Get more done with these five upgrades

Add any of these hardware beauties to your home office, and I predict that you'll enjoy a nice productivity boost

I'm constantly seeking out new hardware that can help me spend less time at my desk. Here are my top five recommendations.

Many tech-savvy people spend top dollar for a new processor while continuing to live with a frustratingly inefficient (and ancient) roller-ball mouse and old-school keyboard. This is just silly.

They should consider upgrading to my longtime favourite: Microsoft's Natural Ergonomic Keyboard 4000. The $US60 corded keyboard offers solid tactile feedback and numerous programmable keys, but its real draw is its ultracomfy raised-edge, V-split keyboard, which keeps my wrists feeling good during long bouts of typing. Alongside the 4000, I use Logitech's ugly but awesome G5 corded gaming mouse. The rodent's plethora of programmable buttons, customisable weight and sensitivity, and oh-so-sweet tilting scroll wheel make it possibly the perfect Excel tool.

Years ago I wrote a column about the massive productivity benefits I gained by adding a second 17-inch LCD monitor to my PC. That seems quaint now that I have two 22-inch units on my desk, but the argument remains the same (just writ larger).

I lived with a mismatched pair of 22-inch monitors for some time, but recently sprang for a second Acer display and an Ergotron dual-monitor stand. The $230 Acer AL2216W, a no-frills DVI-equipped monitor, is excellent for typical office chores. Initially the $209 Ergotron DS100 was harder to justify, but besides allowing me to align my two monitors precisely, its single base freed up valuable desk space.

Consolidating valuable contact data from business cards into one file can be a real time saver. Instead of typing card content into my files, I use the CardScan Personal Package to digitise the content. The $160 bundle consists of a CardScan 60 USB-based scanner and CardScan software. The software is adept at sorting each card's text details, and the online backup service allows me to access my contacts from any Internet-connected computer.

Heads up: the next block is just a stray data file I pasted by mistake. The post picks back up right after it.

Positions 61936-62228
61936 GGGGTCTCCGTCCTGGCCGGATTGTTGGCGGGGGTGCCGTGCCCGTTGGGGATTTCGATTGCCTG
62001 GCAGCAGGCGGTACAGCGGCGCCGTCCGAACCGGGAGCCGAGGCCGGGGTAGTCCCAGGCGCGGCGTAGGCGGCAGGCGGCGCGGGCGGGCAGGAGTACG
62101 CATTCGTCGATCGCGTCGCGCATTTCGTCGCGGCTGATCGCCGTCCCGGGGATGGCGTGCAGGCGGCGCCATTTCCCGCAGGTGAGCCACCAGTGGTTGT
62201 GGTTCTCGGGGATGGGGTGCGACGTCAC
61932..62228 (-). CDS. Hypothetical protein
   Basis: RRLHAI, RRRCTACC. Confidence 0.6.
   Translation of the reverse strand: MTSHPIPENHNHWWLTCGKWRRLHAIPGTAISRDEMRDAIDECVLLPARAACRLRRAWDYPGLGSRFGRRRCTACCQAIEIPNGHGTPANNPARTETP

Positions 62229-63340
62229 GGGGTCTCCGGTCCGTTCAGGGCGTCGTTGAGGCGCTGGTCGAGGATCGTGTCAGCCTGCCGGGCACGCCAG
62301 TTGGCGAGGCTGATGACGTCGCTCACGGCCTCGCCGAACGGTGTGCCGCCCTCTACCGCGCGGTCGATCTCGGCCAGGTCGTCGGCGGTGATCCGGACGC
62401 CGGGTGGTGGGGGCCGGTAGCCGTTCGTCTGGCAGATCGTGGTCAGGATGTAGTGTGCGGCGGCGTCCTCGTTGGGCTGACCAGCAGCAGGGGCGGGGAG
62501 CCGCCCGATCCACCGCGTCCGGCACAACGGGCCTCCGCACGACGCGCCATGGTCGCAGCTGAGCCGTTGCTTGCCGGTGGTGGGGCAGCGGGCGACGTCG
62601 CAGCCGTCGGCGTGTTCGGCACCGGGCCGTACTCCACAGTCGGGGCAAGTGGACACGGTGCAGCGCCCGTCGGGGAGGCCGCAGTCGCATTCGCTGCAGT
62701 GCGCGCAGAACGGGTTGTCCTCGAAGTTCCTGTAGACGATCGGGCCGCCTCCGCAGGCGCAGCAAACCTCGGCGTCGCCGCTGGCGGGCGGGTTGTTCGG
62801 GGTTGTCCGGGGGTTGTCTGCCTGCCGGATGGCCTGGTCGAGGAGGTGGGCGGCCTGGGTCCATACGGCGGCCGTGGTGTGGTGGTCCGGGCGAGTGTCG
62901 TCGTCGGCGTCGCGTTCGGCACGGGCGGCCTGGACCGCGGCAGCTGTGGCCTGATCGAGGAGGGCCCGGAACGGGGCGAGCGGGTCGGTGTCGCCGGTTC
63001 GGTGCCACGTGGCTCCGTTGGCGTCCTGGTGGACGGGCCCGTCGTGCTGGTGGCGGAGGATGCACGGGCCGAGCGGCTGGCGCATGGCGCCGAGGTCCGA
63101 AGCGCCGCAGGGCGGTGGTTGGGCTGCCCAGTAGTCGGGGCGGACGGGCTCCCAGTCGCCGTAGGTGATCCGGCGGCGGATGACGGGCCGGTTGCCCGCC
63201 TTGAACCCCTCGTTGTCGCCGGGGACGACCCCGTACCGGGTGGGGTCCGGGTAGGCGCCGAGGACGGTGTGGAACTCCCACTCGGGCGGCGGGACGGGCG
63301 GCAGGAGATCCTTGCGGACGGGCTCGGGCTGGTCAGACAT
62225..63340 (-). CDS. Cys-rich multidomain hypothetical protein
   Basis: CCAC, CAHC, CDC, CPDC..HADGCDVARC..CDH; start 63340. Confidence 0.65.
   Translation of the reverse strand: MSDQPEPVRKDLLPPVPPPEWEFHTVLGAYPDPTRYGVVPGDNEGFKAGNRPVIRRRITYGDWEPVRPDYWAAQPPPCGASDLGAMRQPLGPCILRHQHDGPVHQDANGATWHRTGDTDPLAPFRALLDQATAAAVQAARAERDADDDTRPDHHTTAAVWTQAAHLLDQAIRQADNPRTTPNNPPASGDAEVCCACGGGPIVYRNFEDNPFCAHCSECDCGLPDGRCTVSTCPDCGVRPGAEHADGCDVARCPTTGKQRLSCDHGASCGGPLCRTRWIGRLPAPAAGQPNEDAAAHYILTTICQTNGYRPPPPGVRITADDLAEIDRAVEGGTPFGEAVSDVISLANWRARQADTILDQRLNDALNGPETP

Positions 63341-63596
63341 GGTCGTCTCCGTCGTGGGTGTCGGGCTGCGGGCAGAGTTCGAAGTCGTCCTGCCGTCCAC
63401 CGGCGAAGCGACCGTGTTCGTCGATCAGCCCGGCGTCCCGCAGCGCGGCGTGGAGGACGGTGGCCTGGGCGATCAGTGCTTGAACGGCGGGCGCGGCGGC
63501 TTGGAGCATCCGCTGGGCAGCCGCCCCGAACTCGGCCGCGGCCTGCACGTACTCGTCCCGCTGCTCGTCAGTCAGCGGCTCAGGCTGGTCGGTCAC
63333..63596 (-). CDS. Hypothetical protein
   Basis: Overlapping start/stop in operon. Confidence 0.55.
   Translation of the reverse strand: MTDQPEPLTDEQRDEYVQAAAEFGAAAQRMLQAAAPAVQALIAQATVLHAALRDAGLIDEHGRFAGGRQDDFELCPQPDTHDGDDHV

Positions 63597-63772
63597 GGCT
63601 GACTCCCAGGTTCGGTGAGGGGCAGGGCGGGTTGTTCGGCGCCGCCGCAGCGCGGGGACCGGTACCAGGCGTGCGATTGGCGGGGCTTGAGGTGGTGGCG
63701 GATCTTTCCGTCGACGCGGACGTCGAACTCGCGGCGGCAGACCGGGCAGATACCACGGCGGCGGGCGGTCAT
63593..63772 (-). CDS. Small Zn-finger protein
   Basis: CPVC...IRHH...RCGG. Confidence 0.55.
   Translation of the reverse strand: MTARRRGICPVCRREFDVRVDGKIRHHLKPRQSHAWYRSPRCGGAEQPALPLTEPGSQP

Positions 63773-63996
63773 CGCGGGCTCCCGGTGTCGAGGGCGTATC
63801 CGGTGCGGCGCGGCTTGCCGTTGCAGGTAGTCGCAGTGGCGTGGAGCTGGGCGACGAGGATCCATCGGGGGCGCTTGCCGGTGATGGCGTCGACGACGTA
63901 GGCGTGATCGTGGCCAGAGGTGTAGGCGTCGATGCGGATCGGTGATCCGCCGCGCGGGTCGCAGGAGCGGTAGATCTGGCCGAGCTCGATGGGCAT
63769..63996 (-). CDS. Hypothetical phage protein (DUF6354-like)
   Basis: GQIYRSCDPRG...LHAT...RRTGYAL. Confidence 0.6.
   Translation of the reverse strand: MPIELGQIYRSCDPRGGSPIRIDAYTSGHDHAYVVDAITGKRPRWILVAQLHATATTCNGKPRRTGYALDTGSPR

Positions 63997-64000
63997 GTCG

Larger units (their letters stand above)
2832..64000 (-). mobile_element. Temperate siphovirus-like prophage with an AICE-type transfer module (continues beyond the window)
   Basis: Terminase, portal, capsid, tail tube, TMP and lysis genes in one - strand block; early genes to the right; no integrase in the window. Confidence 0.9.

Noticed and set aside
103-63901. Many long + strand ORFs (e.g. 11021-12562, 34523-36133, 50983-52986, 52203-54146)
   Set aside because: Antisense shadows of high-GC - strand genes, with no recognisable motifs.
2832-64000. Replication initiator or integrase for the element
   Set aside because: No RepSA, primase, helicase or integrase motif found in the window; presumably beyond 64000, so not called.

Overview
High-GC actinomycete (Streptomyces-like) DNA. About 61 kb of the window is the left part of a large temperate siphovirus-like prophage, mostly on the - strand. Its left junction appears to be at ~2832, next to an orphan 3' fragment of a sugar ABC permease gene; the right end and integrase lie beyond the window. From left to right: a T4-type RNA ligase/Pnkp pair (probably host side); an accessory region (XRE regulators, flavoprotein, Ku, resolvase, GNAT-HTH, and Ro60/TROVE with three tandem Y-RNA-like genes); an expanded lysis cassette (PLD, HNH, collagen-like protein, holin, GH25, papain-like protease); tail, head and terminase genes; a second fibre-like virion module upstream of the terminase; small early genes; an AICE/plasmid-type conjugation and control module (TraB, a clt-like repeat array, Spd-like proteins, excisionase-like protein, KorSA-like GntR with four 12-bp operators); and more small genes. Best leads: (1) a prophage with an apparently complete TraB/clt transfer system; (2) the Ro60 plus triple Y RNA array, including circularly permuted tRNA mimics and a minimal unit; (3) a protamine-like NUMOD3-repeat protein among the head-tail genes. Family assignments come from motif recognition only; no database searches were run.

When working at home, I rely on my speedy home-office desk-top for actual work and use my sluggish company laptop to deal with my dreaded Lotus Notes e-mail and calendar. For ages, I kept my laptop open on my desk for Notes access — an inefficient use of space and effort. Today I use Belkin's $150 Flip DVI switch to share my secondary monitor, as well as my keyboard and mouse, between my desktop and my docked laptop. To switch between the two PCs, I push the wired Flip pod, wait a second for the transition (preceded by the familiar "doink" of a PC recognising a USB peripheral), and start typing.

Today's MFPs work better than ever. My aging HP PSC 2110 is invaluable when I need a paper copy of an insurance form or rebate receipt, because I no longer have to wait until I'm back in the office or passing a Kinko's. And when I run across a hard-copy document or photo I'd like to save and file for future reference, I digitise it on the scanner bed. Oh, and it's darn handy for printing Mapquest directions, too. Since my HP unit is long out of production, I refer you to S current favourite among multifunction inkjets: the $200 Canon Pixma MX700.

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Tom Mainelli

PC World

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